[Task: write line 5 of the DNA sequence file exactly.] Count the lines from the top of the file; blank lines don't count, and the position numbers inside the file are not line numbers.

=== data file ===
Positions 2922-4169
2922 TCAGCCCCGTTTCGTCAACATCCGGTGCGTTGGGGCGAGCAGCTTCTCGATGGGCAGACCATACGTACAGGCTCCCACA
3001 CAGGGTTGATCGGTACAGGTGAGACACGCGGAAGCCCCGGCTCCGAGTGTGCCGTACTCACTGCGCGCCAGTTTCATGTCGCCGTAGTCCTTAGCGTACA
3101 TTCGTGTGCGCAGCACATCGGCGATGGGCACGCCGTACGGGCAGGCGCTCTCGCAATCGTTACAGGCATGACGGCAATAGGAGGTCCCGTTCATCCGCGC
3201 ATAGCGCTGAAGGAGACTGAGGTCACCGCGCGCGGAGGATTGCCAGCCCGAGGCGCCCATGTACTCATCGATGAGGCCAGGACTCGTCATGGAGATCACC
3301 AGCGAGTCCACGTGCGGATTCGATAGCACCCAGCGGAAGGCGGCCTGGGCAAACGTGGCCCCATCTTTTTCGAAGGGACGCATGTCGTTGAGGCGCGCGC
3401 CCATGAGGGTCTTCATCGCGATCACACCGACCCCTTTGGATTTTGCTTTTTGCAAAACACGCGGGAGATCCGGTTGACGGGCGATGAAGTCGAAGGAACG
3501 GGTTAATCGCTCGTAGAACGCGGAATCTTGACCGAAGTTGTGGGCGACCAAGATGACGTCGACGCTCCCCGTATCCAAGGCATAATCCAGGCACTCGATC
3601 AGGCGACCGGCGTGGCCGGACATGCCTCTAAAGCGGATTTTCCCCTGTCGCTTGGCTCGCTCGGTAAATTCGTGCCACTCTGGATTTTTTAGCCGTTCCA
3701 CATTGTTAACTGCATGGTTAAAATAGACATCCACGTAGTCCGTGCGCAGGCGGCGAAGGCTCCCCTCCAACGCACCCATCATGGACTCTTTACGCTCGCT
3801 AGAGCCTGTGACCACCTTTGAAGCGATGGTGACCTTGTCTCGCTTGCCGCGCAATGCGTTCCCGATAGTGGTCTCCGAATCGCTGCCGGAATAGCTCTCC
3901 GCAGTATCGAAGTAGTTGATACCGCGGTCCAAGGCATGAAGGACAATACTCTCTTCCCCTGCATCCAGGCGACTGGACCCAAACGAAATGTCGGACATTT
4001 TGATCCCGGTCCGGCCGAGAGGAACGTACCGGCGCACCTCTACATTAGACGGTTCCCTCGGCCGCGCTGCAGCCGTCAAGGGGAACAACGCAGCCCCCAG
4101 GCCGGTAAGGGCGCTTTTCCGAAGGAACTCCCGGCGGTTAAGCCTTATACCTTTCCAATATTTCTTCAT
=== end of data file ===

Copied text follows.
3201 ATAGCGCTGAAGGAGACTGAGGTCACCGCGCGCGGAGGATTGCCAGCCCGAGGCGCCCATGTACTCATCGATGAGGCCAGGACTCGTCATGGAGATCACC